Thursday, September 26, 2019

September - Michael and the Dragon

On the Waldorf calendar, September 29 is Michaelmas. Here are a few notes from our week of Dragon Fun!

We continued with Songs, Verses & Movement for classroom routines, and made a few changes to our Circle Time series of verses and finger plays.

Circle Time

Monday, September 23

It is always so challenging to find a Michaelmas story that is suitable for early childhood, but I really love the one in Tell Me a Story. And the children loved hearing this Autumn story each day this week. I found that when I got to the part about a "cloak of light," I instinctively reached for a white silk and tied it around my shoulders. We all want to bravely fight that dragon!

I had made a Michaelmas Candle many years ago when my girls were small, so we greatly enjoyed lighting it and watching it during snack time. It was almost as if the dragon was breathing out the fire. This was just a handmade red rolled beeswax candle which I embellished with decorating beeswax. Today I got out my rolled beeswax candlemaking supplies and helped each child roll a small candle to take home.

Tuesday, September 24

Today we sprinkle dyed wool felt for our dragon finger puppets! This is so easy to do and gives absolutely beautiful results! All you need is a piece of white pure wool felt, bowls, spoons, colors of unsweetened Kool-Aid powder, water, and a rimmed baking sheet. Lay the felt on the baking sheet, saturate with water, sprinkle colors (don't use Grape because the powder is black), and watch the colors flow and blend. They continue moving for a long time.

The colors on this dyed felt are perfect for tropical fish finger puppets, dragons, etc. I even used it as the "icing" on our play kitchen felt cookies!

Going on a Bell Hunt was a big hit. Two children walked holding their bells as quietly as possible so that they would not make a sound and the third child hid in the fort pretending to be the dragon in his lair. When the other children got close, the dragon would rush out roaring and the other children would run around the yard wildly ringing their bells as loudly as possible.

Thursday, September 26

Today was Stone Soup day AND a bread baking day! We started right away with the cooking. I tackled the Stone Soup in the kitchen, calling students in one at a time to help, and in the living room older children paired up with younger children to assist them with shaping their Dragon Bread.

Below are my notes from last year, which I used again this year. I was glad that I had written so many details in that blog post!

I used frozen bread dough which I thawed in the fridge overnight.

I got it out at 8:45 am to warm up and at 9 am we immediately began to shape it and decorate it to be our dragon buns (some nice pictures of this are on page 147 of All Year Round). We had to get to work so early in order for the bread to have enough time to have its second rise so that we could bake it and eat it before the children left. Going straight to the shaping and decorating was quite relaxing and fun and children were quietly busy with their currants and sliced almonds making dragon-esque eyes and scales.

It worked well to make the dragons first, then let them rise during morning play time and circle time. When we went into the kitchen for snack we could see that they had doubled in size. I put them in the oven to bake and then took them out and let them cool while the children were at recess. They got to eat their bread when they came back in from outside play, and share what was left of their dragons with their families when they went home.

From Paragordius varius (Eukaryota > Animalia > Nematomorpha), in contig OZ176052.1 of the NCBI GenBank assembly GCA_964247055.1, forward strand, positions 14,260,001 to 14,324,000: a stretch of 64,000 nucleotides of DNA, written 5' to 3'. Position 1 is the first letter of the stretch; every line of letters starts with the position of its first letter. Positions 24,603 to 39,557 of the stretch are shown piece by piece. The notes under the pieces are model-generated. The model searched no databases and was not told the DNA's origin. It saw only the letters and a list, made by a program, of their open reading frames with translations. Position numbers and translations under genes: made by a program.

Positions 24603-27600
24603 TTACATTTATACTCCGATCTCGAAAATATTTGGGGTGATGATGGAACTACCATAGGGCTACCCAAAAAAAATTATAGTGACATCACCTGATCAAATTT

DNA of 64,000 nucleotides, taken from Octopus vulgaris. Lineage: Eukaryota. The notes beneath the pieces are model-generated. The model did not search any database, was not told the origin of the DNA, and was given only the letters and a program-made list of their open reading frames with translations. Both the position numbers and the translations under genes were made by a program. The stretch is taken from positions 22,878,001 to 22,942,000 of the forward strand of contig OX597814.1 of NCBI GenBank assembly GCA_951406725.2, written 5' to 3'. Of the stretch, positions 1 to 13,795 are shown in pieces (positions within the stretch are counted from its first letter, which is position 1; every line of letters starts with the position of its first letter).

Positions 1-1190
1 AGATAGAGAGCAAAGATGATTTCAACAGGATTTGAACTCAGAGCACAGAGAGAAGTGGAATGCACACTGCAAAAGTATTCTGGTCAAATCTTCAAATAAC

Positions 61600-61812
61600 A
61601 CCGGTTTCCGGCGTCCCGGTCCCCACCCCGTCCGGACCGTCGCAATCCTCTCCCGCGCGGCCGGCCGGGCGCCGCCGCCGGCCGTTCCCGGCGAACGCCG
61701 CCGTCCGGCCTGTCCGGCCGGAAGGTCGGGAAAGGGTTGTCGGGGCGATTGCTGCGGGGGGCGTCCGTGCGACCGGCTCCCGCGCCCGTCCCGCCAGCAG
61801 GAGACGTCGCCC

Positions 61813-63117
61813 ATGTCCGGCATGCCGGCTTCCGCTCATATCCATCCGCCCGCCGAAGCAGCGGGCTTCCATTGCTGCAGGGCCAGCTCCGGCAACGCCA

Simplest Dragon Bread Baking - Notes

    I got Rhodes White Bread in the three loaf pack. We thawed two loaves, enough for four children to make dragon bread. I followed package instructions in all regards except the shaping of the dragons.

    7 pm - 9 am
    Thaw dough in fridge overnight (each loaf thaws in a loaf pan)

    9 am - 9:30 am
    Give each child 1/2 loaf of bread dough on a piece of parchment paper. Write each child's name on the paper. Shape dough into dragons and decorate with dried currants and sliced almonds.

    9:30 am - 11 am
    Place parchment paper pieces in a warm place uncovered to let rise

    11 am - 11:20 am
    Lift dragons off parchment paper and place on baking sheet. Use a piece of paper to draw a diagram of where each child's dragon is. Bake bread at 350 degress F for 20 minutes

    11:20 am - 11:40 am
    Allow to cool for 20 minutes

    11:40 am - 12 noon
    Eat! Don't forget to share your dragon bread with friends and family

We also spent some time today talking about sewing patterns and I showed the children the dragon finger puppet pattern I drew (based on this picture) and then cut out of tracing paper. I showed them how a pattern is pinned onto fabric and then cut out with sharp scissors. Since our sprinkle dyed felt has so many various colors in it, they each got to choose exactly where they'd like the dragon pattern to be placed. They also chose a piece of colored wool felt from Magic Cabin to be the backside color of their dragon. I have learned from experience that it's really difficult to make a finger puppet that has the Kool Aid wool felt on both sides, since it becomes much stiffer when it is dyed. The color combinations the children chose are lovely.

Ms. Anna worked in the art room helping older children with their cutting and sewing (they really wanted to do this project too) and next week I will work together with the younger ones to carefully sew their dragon finger puppets.

"Jump the River" was also a big hit! And here was our list of veggies in the Stone Soup this week. Thank you to everyone who contributed:

    sweet potato
    sweet yellow and red peppers
    non-spicy jalapeno peppers
    red onion

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